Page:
Ok … it’s time for some active audience participation. Let’s play a game called “What am I?” However, this time, the game has a twist … because I don’t know the answer.
In this past week’s CSA share (#4 for those who are counting), this veggie showed up. What is it? I know what it tastes like because I took a bite of a leaf. The answer might astound you: it tasted green and leafy. Go figure, huh?
Unforunately, Waratah Downs Farm didn’t provide a list this week. Perhaps they thought it all pretty obvious. I don’t know … really, I DON’T KNOW.
(Yes, I said it for those who thought those words would never come out of my mouth).
So tell me … tell us all. Take your best guess. What am I?
Dinosaur kale! We love it. Today I put it in green smoothies and sliced it up to saute it with onions, lentils and rice.
Thank you Tammy. I think you win the prize. The leaves are very very similar in shape, texture, and size as collard greens, but the purplish and ‘flat’ colour of the leaves is a perfect match for “Lacinato Kale” aka “Dinosaur Kale.” Thank you so much for the answer.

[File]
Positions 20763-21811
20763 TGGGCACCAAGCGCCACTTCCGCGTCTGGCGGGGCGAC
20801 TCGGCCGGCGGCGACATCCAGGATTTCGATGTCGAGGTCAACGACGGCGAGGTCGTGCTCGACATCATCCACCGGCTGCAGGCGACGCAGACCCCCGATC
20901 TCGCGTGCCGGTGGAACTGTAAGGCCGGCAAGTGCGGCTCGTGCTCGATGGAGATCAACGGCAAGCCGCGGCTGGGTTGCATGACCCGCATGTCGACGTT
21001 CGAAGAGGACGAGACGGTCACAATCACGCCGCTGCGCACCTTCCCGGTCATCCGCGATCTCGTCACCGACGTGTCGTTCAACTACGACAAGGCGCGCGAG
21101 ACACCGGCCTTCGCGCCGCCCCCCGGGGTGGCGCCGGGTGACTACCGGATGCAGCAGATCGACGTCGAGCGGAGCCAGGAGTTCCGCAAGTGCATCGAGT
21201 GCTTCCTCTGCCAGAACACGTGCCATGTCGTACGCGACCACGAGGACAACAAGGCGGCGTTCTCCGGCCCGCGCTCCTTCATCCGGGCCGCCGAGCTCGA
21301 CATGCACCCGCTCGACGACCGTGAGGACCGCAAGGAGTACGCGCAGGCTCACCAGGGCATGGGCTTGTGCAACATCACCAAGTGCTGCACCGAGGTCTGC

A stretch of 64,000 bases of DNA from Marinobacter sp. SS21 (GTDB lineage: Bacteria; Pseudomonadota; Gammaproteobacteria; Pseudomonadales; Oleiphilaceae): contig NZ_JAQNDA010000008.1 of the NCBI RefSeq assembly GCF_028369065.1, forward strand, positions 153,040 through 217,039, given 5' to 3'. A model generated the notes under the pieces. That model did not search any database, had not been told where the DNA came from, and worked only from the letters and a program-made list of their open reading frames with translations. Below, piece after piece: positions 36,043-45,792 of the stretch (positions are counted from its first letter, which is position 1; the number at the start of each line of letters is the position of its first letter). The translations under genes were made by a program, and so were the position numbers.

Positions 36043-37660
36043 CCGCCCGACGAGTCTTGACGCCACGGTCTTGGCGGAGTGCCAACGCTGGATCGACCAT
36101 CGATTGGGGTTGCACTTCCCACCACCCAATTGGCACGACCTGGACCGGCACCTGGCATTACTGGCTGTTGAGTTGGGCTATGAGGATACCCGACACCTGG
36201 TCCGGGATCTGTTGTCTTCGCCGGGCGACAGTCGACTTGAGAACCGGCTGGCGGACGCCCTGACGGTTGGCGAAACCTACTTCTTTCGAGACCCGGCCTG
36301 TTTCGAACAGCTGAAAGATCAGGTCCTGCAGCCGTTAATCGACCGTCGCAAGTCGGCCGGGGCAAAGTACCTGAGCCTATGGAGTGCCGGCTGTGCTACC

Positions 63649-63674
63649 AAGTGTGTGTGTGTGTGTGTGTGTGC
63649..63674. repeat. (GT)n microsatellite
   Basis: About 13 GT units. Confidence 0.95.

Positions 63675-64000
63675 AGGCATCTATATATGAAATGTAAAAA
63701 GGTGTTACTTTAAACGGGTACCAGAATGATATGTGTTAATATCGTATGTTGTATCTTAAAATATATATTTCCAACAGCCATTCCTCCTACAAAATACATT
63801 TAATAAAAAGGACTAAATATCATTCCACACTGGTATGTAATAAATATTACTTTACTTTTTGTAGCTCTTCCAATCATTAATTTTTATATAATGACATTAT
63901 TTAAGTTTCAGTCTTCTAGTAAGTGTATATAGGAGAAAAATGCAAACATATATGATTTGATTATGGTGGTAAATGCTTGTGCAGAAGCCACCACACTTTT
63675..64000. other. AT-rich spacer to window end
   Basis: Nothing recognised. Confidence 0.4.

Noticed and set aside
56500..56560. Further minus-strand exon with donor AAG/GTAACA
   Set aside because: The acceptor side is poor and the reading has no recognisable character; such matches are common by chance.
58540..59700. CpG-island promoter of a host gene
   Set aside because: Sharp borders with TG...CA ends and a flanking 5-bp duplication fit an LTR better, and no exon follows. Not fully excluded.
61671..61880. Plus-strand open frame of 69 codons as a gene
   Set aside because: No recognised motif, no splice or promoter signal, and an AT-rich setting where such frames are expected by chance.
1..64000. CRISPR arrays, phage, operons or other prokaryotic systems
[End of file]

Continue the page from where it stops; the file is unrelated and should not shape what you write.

According to the Wikipedia entry on Lacinato Kale, this kale is also known as black cabbage, Tuscan Cabbage, Tuscan Kale, and dinosaur Kale and it has a long tradition in Italian cooking. That’s enough to inspire what I’m going to do with it. This should be fun. 🙂
The research also afforded me the chance to learn the difference between Collards and Kale. Apparently they’re both are in the brassica (i.e. cabbage) family and both are members of the same cultivar (“headless cabbage”) which explains the similarity in their leaves. However, while Collards are higher in fibre, apparently Kale has 50% more protein, 16 times more iron, and 3 times the vitamins A, C, and even K. I guess that is why it is truly a “super food.”
Possible but don’t think so unless they come from a different kind of beet than your typical beet green. The greens here are quite thick and almost leathery.
Sean Walden says
I thought kale too. But it isn’t the kale I’ve been receiving or that which I’ve bought before which has the curly, serrated, or scalloped edges. Is this mature kale or a different variety?